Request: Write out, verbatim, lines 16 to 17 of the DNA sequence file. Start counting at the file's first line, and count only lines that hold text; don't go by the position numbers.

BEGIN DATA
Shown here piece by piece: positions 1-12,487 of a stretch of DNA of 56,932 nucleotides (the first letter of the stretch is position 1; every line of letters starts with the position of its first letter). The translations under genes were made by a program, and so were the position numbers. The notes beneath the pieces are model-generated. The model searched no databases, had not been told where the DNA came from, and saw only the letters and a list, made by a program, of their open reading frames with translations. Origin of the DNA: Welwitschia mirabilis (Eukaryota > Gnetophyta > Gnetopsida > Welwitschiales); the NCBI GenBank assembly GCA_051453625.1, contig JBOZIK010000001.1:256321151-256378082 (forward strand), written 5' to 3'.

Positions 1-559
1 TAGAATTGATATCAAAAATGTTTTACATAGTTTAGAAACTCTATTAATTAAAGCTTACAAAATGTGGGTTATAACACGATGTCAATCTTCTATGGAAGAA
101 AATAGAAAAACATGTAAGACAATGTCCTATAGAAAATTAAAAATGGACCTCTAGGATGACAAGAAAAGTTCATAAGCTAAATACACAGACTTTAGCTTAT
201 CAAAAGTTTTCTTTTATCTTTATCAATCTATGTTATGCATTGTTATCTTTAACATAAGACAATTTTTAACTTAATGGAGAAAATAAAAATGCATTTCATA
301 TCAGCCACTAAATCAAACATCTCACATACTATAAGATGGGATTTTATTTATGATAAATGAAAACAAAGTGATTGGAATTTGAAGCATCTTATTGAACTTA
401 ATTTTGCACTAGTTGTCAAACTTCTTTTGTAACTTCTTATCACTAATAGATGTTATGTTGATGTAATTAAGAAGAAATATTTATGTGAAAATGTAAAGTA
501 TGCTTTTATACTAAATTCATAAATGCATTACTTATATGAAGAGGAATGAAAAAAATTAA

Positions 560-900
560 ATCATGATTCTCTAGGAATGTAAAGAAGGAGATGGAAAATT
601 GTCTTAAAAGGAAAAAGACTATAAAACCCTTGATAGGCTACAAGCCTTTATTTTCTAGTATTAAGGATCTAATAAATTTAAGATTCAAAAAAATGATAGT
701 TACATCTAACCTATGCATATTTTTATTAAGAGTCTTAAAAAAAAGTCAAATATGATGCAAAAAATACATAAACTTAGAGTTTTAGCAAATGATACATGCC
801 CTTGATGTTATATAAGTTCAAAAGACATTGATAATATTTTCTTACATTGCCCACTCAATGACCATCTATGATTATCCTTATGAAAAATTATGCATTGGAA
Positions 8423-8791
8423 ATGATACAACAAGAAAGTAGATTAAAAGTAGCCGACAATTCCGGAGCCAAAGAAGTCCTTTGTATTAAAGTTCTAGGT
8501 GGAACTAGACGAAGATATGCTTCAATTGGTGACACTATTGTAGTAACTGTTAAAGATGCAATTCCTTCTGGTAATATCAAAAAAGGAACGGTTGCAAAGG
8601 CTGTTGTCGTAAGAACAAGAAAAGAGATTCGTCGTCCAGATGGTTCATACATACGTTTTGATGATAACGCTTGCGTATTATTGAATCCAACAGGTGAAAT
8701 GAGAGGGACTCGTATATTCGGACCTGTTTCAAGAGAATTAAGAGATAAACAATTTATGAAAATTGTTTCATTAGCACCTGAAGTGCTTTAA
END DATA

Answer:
8501 GGAACTAGACGAAGATATGCTTCAATTGGTGACACTATTGTAGTAACTGTTAAAGATGCAATTCCTTCTGGTAATATCAAAAAAGGAACGGTTGCAAAGG
8601 CTGTTGTCGTAAGAACAAGAAAAGAGATTCGTCGTCCAGATGGTTCATACATACGTTTTGATGATAACGCTTGCGTATTATTGAATCCAACAGGTGAAAT